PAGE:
Getting a hole in the ice was a terrible job.  First I used my chainsaw to cut a square in the ice.  That being done, I figured I could just pry the square out, creating a hole.  I tried to pry it out, but the lines I had cut with the chainsaw were too narrow and the chunk of the ice in the middle, too thick, to be pried up. The ice was 11 inches (28 cm) thick.   I then when back to the workshop to get some additional tools.  

    I got a pick and a splitting maul (on the right of the photo)  I used the maul to chip the edges of the hole bigger, so I could pry it.  Every time I swung the maul down on the ice, water splashed upon me.  Soon, my clothes were all wet, and starting to freeze.  The water that had gotten on the handle of the maul, also quickly froze, making it very slippery and difficult to use.   The water in the slots I had made with the chainsaw kept trying to re-freeze.  

    I kept with it, frozen clothes and all.  I ended up using three different pairs of gloves, because they kept getting wet, freezing and sticking too the tools.  Eventually I got the block of ice in the middle of the hole floating free. 

    My plan was to get that ice chunk in the middle out, but that was pretty impossible.  It kept moving when I tried to get a tool under it, and it was just too bulky and heavy for me to lift out.  I was able to finally push it under the ice around the side of the hole, so It was at least, out of the way.

    I got a couple of buckets of water from the hole, but it was a difficult chore to get them all the way up to our house.  

    The hole I had worked so hard to make in the ice, re-froze over night and is now also covered with snow.  It is even difficult to see where I had made it.  I don’t think I will pursue this method of getting water anymore.  It was just too labor intensive, messy, and time consuming.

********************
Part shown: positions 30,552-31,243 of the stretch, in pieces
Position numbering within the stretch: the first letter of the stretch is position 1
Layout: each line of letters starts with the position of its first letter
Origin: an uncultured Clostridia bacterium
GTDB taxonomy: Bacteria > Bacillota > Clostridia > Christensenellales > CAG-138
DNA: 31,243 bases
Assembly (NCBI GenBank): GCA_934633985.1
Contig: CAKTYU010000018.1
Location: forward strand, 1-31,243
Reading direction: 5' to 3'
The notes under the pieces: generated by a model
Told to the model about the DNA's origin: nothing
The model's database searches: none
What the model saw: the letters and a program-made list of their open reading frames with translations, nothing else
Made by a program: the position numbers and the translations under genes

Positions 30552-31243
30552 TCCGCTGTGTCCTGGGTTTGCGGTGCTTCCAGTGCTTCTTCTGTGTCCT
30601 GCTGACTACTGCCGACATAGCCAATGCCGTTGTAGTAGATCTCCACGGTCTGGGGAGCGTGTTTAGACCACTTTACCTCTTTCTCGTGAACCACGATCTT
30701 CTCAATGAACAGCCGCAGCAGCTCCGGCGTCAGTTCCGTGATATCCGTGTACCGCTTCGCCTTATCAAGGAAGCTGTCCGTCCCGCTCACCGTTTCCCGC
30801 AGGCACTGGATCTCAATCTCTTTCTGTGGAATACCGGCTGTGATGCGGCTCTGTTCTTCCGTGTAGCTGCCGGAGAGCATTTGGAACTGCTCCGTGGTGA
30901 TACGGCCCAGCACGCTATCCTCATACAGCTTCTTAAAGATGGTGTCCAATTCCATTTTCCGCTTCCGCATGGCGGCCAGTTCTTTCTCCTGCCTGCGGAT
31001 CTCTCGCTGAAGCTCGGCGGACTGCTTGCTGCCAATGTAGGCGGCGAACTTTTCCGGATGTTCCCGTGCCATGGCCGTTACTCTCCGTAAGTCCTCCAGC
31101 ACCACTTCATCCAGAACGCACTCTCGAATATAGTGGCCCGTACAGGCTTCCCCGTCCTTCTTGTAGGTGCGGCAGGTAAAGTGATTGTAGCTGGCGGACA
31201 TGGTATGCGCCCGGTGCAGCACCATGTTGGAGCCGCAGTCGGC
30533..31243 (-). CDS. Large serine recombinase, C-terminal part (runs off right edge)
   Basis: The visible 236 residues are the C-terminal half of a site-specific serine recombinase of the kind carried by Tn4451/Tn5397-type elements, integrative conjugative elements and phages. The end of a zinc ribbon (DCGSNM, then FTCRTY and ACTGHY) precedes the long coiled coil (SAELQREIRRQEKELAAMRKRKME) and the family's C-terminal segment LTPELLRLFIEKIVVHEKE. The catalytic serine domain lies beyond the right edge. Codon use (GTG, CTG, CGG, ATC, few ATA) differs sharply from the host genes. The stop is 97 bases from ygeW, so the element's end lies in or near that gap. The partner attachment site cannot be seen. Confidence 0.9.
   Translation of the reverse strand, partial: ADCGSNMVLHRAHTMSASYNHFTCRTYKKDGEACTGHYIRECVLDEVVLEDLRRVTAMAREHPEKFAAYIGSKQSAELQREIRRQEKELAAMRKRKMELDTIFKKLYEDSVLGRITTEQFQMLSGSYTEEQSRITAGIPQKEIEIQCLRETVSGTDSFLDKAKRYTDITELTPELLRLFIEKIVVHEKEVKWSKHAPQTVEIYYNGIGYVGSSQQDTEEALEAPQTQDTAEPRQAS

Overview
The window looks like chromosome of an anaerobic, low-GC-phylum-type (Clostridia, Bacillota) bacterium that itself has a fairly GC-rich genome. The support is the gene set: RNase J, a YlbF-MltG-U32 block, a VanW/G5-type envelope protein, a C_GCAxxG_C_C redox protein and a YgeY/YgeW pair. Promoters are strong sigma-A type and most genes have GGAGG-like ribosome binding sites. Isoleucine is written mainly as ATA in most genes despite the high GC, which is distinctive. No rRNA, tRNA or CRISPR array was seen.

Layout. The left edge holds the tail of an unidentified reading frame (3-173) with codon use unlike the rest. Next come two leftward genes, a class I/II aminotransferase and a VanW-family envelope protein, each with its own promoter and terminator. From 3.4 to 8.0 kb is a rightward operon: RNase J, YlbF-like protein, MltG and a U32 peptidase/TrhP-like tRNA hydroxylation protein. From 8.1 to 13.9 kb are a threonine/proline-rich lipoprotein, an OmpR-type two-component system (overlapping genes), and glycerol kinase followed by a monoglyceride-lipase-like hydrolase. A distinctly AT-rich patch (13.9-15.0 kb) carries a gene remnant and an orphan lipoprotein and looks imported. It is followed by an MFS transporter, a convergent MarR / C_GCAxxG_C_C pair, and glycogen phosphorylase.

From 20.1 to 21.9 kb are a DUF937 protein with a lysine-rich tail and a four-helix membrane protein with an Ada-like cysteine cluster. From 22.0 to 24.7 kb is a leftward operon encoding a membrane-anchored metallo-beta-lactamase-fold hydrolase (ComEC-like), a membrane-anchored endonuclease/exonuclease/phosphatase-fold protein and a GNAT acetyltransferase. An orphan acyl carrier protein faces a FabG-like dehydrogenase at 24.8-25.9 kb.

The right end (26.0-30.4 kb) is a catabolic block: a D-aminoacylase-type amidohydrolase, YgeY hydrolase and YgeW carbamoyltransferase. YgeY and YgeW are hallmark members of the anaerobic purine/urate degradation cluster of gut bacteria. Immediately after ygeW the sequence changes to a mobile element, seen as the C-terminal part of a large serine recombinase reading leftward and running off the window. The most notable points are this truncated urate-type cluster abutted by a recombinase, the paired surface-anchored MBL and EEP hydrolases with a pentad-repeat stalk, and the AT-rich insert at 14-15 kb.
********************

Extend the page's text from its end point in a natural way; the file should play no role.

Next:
Hopefully with our temperatures now becoming warmer, my wife will soften her opposition to using the outhouse.

Take a look at my paintings:


Monday 15 January 2024

A Futile Attempt To Get Our Water Back

    On Saturday afternoon, Nick, Glen, and I hiked up to our culvert to try to unthaw our 4,100 ft. waterline which had frozen the night before.  We were pretty sure it had frozen along the rock cliff close to where the culvert is located.  While I had been stuck in town at the hardware store, because my car wouldn’t start (yesterday’s blog) Nick and Glen had gone up to the culvert and broke through the thick ice dome that had formed over the culvert and discovered that there was plenty of water filling the culvert, so our problem was in the line.

    To try and thaw out the line we ran a 20 ft, half inch, poly pipe, down through the 2 inch waterline until we hit an obstruction, which we assumed was the ice.  We heated up salty water in a 5 gallon metal bucket using a tiger torch, then Nick slowly poured the hot water down the poly pipe, in hopes it would melt the frozen blockage, but after 15 gallons of heated water, we could not push the poly pipe any further than when we had started.  

    After several hours up there in the frigid temperature (-25°C, -13°F) and after the third bucket, discouraged and cold, we gave up, and hiked back down the slope to go home.  It is hard to accept that we will probably have to live without water, probably well into April.

    Winter is hard enough living in rural British Columbia as it is, but the additional complication of having no water, is very discouraging.

View my paintings at:


Sunday 14 January 2024

Keyless Start Has been Disabled

    It was depressing to wake up and remember that our waterline was frozen.  

    The first thing on our agenda, after getting through with all of the morning duties, was to drive into the hardware store to buy two 5 gallon jugs of water.   We did that at 9:00.  Happily, the car started quickly in the -27°C (-17°F) temperatures, and we slowly drove through the crunchy cold to town.

    At the hardware store we filled up the two jugs with water and lugged them back to the car.  Glen our neighbor was also there getting water.  After loading the water into the back of our car, I got in the driver’s seat, pressed the car’s “Start” button, but nothing happened except for the fan, radio, and dashboard lights coming on.  The engine didn’t do anything.

    A message, something like, “Keyless Start has been Disabled” appeared on the dashboard.  I had no idea what that meant, but I continued to try to start the car, and got the same, non-response.